I should like very briefly to remind the House of the facts of the situation. The West shop to which the hon. Member referred has been used for Lancaster undercarriage production and Spitfire tail oleos. Last November, as a result of the changed conditions of the war—this is a matter for rejoicing and not for gloom—a new programme was agreed on, which led to a substantial decline in the demand for undercarriages, and I would like to stress the fact that these are economic changes that follow on victory in Europe and must not be regarded as unhappy in themselves. We do not want to go on all our lives making engines of war. We want to see these factories change to civil production. There is an obligation on the Government to see that wherever possible a proper civil productive use is found, and we must not be disturbed because changes in the previous occupation are rendered necessary by the advancing fortunes of war. This decline in the number of undercarriages that we needed led to a reconsideration of the position in this great factory at Openshaw.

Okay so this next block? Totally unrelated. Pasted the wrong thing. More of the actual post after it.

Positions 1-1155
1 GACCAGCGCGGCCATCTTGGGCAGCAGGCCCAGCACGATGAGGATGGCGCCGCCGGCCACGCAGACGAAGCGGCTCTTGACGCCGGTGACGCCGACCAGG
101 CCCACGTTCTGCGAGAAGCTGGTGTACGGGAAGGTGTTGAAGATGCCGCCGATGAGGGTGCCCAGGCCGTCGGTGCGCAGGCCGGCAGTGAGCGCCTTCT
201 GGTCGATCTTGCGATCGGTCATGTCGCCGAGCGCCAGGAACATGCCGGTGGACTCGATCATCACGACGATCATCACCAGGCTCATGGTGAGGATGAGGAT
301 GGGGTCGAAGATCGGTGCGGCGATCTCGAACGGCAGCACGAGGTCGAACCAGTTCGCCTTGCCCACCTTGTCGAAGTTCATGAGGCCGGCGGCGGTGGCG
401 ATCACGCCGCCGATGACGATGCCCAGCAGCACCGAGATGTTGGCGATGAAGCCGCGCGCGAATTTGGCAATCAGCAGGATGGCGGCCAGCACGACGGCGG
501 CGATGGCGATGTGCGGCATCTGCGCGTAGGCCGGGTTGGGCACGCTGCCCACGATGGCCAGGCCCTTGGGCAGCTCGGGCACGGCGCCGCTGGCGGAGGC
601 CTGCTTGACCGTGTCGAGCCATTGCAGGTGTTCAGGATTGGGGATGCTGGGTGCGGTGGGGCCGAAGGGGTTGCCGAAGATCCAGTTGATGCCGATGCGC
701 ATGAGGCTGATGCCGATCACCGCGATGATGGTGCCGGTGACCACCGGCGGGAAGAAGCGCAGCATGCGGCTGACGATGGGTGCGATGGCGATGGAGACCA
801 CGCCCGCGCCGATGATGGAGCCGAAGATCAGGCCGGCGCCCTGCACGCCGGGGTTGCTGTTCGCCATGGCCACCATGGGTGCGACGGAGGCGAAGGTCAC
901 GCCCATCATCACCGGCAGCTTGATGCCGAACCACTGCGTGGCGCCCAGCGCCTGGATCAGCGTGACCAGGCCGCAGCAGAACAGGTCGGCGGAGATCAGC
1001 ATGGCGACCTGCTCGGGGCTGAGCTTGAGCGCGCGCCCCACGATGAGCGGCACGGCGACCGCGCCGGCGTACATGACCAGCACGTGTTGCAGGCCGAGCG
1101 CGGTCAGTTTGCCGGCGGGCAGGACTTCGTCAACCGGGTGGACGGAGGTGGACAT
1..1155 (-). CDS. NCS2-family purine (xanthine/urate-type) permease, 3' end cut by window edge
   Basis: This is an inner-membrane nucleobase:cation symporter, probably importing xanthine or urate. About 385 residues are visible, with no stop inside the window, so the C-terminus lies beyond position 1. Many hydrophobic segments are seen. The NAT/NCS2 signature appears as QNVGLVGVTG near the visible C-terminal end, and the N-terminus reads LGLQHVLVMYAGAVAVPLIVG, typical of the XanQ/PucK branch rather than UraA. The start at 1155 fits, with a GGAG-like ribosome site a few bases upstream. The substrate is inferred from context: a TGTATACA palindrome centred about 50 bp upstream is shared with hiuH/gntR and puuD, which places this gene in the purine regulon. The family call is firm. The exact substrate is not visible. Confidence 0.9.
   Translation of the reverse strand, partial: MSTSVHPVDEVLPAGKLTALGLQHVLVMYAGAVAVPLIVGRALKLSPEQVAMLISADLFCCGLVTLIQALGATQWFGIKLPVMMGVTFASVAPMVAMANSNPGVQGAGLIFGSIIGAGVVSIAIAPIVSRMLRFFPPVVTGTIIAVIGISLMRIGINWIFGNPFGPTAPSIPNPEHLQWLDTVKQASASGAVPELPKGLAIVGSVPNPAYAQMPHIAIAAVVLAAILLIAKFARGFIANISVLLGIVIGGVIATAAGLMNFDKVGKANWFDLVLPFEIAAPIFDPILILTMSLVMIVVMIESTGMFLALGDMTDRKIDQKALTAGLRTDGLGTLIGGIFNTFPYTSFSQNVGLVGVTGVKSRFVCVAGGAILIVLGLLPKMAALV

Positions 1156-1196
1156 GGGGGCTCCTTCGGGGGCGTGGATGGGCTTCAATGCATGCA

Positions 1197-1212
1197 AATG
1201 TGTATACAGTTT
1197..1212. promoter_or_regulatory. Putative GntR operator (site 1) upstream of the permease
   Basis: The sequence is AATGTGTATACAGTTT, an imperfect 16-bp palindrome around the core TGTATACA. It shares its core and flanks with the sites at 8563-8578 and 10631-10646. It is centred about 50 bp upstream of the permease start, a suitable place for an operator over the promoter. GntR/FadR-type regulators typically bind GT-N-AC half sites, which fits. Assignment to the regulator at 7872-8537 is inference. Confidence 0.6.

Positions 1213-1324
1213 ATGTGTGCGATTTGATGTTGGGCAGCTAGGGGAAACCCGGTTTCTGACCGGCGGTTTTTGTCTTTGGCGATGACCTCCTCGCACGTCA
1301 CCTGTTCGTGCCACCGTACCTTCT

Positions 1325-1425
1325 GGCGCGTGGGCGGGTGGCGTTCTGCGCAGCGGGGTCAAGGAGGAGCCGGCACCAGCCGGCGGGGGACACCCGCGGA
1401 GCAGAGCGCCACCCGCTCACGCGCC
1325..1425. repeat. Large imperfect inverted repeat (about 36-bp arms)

We had a number of other factors to consider. In the first place there is, as hon. Members well know, a difficult labour situation in the North-West Region, owing to the shortage of highly skilled labour. That is no reflection on the district, but a compliment to the district. At the same time, we have got obligations, as part of our policy of doing what we can to maintain full employment, to see that work is given to the old Development Areas. We have in Newcastle a Development Area, another Vickers plant. That is a factor we have to bear in mind, when planning wisely for the nation as a whole, and that I am sure will receive the approval of my hon. Friends opposite.